EMA undertakes waste management survey

Fungai Lupande Mashonaland Central Bureau

The Environment Management Agency (EMA) in Mashonaland Central is moving door to door doing a waste management survey in Bindura, Mazowe and Shamva to have a proper outlook on the uptake of recycling and how people are segregating waste.

The survey will feed into the national survey which will be analysed by professors from the University of Zimbabwe with an aim to also inform waste recycling investment opportunities.

The survey will update the state of the environment report.

Provincial environmental education and publicity officer Mr Maxwell Mupotsa said they are moving door to door in residential areas, pharmacies, hospitals and universities to look at the type and amount of waste.

He said the survey has given insight into how local authorities are faring in refuse collection and how people are managing their waste when councils fail in their duties.

“Some of the questions we are asking are: ‘How frequent is the local authority collecting bins? How many people per household? and How are they segregating their waste?’,” he said.

“We have seen a huge number of people per house in the medium-density suburbs. This has an impact on the amount of waste they produce. The general indications are that plastics and card boxes are produced in universities.”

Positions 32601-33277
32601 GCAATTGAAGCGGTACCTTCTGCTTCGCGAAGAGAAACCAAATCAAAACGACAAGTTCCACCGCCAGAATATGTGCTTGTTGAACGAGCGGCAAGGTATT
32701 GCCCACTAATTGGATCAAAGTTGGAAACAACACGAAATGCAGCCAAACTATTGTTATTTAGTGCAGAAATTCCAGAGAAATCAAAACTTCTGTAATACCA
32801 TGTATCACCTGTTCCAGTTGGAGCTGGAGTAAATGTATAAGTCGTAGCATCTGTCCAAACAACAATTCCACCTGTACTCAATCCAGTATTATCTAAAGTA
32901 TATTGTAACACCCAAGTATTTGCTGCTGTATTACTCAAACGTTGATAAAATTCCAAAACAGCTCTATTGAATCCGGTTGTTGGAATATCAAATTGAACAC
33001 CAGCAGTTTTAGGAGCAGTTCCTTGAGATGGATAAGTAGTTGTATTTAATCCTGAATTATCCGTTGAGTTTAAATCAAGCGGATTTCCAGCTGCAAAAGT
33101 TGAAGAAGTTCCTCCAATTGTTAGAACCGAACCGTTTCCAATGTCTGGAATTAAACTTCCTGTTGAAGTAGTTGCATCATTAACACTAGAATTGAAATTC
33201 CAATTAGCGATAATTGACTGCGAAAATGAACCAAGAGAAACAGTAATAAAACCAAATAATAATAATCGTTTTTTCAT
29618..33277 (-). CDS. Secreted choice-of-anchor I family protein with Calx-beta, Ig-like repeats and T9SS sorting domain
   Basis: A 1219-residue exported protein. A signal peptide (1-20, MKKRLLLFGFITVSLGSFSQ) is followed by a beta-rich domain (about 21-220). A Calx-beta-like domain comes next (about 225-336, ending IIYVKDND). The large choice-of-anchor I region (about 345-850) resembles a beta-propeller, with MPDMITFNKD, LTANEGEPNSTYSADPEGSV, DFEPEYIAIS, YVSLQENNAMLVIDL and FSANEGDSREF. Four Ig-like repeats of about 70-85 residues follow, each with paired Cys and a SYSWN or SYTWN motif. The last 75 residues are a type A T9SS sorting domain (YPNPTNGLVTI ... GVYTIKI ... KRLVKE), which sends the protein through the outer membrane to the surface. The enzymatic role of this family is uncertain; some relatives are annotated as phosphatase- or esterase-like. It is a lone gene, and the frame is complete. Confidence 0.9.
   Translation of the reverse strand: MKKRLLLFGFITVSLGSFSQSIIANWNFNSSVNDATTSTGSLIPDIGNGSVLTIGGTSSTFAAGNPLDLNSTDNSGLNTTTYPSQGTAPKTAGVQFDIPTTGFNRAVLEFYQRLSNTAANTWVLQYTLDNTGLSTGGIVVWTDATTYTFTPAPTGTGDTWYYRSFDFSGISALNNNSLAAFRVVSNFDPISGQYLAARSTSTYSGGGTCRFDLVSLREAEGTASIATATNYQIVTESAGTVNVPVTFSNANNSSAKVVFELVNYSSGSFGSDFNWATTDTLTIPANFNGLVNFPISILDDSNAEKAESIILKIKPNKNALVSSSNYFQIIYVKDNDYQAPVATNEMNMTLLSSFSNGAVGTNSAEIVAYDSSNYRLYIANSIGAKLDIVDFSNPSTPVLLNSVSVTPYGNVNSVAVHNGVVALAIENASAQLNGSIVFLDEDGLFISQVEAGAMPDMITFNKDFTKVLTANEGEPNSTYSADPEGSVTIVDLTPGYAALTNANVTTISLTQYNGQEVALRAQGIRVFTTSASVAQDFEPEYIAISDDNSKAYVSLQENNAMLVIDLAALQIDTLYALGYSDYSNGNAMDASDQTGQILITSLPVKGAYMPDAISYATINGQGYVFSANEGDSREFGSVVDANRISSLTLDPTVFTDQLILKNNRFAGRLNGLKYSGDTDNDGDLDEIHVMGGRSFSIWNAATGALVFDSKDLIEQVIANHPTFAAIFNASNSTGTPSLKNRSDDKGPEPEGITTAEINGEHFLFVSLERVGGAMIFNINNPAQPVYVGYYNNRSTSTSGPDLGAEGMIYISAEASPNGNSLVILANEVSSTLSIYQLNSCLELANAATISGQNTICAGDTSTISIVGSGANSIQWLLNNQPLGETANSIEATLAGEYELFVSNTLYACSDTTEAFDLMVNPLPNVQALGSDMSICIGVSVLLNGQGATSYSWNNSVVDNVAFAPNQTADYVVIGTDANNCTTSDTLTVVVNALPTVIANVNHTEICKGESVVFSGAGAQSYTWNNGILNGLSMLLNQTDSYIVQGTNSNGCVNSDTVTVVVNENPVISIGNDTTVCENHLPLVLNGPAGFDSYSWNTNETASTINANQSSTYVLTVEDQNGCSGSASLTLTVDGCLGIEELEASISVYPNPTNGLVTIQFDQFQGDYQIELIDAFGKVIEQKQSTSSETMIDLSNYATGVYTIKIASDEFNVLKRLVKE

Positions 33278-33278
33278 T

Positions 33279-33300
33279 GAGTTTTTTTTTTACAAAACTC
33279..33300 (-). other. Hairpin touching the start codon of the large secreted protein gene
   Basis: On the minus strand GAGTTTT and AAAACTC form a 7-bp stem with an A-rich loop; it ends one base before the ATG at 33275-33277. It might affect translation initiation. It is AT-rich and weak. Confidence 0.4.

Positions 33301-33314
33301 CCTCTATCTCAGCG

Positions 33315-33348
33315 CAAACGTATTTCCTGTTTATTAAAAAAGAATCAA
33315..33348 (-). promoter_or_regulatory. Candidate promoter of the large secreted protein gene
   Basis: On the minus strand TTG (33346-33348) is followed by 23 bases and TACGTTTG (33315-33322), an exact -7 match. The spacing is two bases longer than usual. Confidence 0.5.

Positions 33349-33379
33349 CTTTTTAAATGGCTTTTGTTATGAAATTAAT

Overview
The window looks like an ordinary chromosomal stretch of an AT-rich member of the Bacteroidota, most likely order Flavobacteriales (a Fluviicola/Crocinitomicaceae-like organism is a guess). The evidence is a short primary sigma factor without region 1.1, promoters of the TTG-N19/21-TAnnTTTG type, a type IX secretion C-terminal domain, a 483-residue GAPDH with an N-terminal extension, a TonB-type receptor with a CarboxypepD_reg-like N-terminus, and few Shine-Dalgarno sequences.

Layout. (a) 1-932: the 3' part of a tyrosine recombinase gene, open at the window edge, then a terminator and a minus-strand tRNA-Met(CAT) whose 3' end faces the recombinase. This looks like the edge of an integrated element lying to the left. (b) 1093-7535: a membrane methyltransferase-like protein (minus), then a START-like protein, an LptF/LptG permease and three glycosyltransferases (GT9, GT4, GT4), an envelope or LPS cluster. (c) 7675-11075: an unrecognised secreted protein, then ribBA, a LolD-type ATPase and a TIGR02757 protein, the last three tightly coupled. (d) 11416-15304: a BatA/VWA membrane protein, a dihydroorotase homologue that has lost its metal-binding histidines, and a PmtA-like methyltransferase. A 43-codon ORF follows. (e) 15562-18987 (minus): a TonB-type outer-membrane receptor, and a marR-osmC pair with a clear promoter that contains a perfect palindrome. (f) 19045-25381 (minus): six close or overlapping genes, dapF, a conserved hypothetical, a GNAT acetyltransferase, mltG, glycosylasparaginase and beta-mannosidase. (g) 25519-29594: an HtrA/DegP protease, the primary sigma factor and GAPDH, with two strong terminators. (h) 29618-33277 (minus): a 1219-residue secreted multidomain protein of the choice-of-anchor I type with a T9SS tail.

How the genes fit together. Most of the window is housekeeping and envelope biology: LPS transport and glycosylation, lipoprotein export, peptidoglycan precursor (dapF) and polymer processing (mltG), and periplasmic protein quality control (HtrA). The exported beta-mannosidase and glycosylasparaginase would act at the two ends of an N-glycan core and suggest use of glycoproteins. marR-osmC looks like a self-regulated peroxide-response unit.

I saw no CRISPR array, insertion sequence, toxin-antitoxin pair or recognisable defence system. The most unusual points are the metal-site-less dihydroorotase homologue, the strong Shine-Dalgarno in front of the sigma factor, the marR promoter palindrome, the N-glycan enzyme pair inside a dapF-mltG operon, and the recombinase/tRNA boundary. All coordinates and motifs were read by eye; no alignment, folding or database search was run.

Mr Mupotsa said they took the opportunity to raise awareness of the cholera outbreak and how best people can segregate waste to avoid the spreading of germs.

He said they are taking local authorities to task and ensuring that they frequently collect refuse so that illegal dumpsites do not continue to accumulate.

“We are teaching communities to colour coding bins at a household level, green for plastics, red for glass yellow for paper. We want to ensure less pollution of the environment in line with Sustainable Goal number 11, which is about making cities and human settlements inclusive, safe, resilient and sustainable,” he said.

“We have been encouraging medical facilities and pharmacies to take their waste to incinerators. However, most of the incinerators are down but they are making use of those working.”

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